The ageing effects of birds
Contrary to popular belief, wild birds do in fact age before they die. This is the finding of a new study from Spain and Mexico, presented in the Journal of Evolutionary Biology. Led by the University of Vigo in Spain, the study spotlighted ageing of the blue–footed booby (Sula nebouxii) in terms of the bird's capacity to live and reproduce.
For the longest time, researchers believed that wild animals died before they had a chance to get old. 'It was always thought that senescence (approaching an advanced age) was something particular to humans and domestic animals, because we have an extended life expectancy,' the Scientific Information and News Service (SINC) quotes Alberto Velando, a researcher at the Ecology and Animal Biology Department of the University of Vigo, as saying. 'Senescence exists in wild animals' reproduction and living capacity.'
In their study, the researchers used a database with information compiled over a 30–year period, to assess a population of the blue–footed booby found along the Pacific coasts of Mexico, the Galapagos Islands and Peru. Their aim? To shed light on the ageing patterns of this long–lived bird species.
Their data indicate that the germline, what experts define as the deoxyribonucleic acid (DNA) sequence passed from one generation to the next, is not free of injury. 'The DNA of the sperm of older individuals is damaged,' Professor Velando says. 'This means their offspring have a greater likelihood of suffering from congenital illnesses.'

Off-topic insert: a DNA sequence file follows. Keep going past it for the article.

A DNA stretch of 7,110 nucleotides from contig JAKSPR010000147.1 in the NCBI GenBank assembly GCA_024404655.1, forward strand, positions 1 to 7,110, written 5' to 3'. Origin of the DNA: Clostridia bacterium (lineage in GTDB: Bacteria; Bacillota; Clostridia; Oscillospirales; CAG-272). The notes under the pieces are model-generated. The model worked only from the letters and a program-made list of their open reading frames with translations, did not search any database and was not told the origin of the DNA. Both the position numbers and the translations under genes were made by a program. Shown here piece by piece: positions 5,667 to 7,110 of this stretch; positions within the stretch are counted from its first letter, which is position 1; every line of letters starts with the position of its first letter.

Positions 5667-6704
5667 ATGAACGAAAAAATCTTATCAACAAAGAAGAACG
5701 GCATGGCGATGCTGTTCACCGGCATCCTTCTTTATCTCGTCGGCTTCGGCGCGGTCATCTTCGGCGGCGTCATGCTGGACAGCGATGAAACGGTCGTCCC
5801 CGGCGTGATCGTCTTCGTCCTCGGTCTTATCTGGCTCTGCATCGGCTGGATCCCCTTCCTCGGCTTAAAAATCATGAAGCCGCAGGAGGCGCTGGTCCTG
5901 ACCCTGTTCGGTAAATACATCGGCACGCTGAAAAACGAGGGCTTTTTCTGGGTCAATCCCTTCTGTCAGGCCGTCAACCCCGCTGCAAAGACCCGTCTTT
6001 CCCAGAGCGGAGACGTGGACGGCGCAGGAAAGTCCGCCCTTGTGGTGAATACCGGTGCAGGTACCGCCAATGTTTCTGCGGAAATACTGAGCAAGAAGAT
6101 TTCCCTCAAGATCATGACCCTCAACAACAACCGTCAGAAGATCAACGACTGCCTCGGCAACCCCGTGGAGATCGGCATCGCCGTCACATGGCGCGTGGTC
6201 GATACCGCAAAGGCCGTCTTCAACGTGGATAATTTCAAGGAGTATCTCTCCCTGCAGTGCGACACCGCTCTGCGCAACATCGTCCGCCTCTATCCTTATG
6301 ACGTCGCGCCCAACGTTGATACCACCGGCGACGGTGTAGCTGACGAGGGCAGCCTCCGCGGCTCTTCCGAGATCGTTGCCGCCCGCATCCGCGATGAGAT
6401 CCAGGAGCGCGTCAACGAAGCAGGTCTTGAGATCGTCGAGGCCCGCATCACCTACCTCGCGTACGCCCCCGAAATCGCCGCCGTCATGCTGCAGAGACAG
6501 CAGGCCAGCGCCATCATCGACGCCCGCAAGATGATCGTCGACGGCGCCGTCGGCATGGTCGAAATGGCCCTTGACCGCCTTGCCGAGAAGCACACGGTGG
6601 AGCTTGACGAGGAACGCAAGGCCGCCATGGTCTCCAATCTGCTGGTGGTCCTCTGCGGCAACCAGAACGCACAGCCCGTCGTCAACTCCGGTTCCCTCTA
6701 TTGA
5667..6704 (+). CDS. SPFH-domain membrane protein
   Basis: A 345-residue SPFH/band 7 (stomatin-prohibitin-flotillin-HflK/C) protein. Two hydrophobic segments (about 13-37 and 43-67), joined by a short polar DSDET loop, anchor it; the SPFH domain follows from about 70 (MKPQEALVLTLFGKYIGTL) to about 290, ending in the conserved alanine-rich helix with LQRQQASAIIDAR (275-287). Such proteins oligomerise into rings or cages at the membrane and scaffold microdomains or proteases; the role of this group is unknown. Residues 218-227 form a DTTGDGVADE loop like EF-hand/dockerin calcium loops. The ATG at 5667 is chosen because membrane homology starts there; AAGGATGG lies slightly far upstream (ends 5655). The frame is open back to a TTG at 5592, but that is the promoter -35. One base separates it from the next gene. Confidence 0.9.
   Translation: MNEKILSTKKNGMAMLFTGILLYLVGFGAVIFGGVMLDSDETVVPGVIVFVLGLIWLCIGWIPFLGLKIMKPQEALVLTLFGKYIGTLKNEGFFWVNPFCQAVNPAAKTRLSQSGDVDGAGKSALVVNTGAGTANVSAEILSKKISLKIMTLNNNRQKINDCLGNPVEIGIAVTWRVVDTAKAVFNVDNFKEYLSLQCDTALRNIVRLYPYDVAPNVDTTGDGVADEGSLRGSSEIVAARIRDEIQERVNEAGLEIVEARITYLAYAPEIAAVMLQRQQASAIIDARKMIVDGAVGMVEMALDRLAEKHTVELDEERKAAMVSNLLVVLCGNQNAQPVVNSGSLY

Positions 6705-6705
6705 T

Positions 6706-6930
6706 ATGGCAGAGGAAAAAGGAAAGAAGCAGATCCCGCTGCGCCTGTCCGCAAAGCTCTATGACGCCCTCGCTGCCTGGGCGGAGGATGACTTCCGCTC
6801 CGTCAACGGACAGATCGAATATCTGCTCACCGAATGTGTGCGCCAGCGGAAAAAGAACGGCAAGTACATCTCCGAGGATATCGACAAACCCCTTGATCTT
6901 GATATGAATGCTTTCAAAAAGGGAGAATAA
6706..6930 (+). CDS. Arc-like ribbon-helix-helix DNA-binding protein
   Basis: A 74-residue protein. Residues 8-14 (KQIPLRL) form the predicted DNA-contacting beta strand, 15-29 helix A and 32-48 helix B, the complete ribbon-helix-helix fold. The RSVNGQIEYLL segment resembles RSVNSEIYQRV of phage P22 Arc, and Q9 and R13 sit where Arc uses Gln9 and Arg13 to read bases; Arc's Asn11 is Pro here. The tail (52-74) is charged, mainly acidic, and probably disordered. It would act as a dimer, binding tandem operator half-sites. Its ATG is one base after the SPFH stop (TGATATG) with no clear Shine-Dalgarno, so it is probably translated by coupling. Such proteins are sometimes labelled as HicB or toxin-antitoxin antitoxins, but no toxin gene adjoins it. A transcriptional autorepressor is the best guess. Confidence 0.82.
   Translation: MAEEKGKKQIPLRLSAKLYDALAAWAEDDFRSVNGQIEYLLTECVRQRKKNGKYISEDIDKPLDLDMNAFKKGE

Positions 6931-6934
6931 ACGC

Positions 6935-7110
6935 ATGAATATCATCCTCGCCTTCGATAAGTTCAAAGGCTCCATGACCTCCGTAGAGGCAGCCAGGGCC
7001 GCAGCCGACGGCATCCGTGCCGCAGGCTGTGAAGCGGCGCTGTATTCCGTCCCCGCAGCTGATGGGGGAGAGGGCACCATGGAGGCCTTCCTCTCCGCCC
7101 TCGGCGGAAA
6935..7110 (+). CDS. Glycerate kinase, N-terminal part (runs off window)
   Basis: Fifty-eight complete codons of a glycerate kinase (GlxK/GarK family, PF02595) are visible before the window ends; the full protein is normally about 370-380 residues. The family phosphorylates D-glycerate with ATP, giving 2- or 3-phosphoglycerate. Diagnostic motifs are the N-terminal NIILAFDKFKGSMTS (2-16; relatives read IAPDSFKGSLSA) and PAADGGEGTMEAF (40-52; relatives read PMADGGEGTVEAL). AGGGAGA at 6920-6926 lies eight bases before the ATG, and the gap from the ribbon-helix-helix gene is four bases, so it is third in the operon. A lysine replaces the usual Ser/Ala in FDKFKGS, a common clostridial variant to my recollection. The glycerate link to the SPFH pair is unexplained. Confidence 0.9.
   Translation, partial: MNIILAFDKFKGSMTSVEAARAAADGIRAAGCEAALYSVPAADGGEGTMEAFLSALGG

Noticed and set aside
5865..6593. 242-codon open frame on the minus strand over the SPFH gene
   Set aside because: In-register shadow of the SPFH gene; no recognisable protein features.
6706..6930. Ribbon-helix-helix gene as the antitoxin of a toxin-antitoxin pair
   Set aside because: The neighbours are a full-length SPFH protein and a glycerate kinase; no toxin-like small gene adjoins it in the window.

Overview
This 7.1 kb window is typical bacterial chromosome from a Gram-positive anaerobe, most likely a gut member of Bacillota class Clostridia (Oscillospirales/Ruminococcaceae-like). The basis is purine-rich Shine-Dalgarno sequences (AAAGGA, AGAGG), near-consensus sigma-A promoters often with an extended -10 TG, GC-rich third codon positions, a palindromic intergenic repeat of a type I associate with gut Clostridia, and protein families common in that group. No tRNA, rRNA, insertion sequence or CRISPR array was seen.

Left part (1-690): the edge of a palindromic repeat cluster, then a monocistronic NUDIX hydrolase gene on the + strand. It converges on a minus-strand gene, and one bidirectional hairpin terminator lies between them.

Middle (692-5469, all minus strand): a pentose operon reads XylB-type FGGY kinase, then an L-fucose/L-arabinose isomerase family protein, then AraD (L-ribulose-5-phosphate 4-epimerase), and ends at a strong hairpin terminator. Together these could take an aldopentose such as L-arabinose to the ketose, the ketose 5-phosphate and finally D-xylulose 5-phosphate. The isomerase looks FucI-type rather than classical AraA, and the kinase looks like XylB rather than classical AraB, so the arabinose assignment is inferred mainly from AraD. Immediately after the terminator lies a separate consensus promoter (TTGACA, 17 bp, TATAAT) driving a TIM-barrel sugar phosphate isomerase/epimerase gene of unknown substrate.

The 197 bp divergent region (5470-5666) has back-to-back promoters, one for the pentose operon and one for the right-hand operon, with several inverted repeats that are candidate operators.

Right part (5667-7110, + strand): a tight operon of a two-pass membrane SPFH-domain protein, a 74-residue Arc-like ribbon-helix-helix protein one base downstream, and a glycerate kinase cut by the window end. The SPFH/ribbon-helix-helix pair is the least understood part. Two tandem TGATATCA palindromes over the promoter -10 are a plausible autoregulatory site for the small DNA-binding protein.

This study establishes that humans are not the only organisms to suffer from genetic disorders. A recent study showed how children of men aged over 50 or 60 have a higher risk of being diagnosed with genetic illnesses. It is the same situation for the blue–footed booby.
'It was thought that this was of no importance in nature,' says Professor Velando, 'and that it was a defect of our civilisation, since we live longer than a natural lifespan. However, it turns out that this happens in nature too.'
According to the researchers, the colour of the blue–footed booby's feet changes with age. This change mirrors the oxidative damage sustained by their sperm. It should be noted that the female birds favour males on the basis of foot colour; they are more attracted to younger males with bright feet. This selection pattern ensures their offspring will not be affected by genetic mutations.
In a nutshell, the findings confirm that the average middle–aged male has a less deteriorated germline and more colourful feet. 'This study helps shed light on selection patterns, and the evolutionary and growth patterns of populations,' the Vigo researcher explains. 'The study provides us with a new way of looking at what lies behind sexual signals, pointing to the importance of sexual selection in eliminating genetic mutations.'
Researchers from Universidad Nacional Autónoma de México contributed to this study.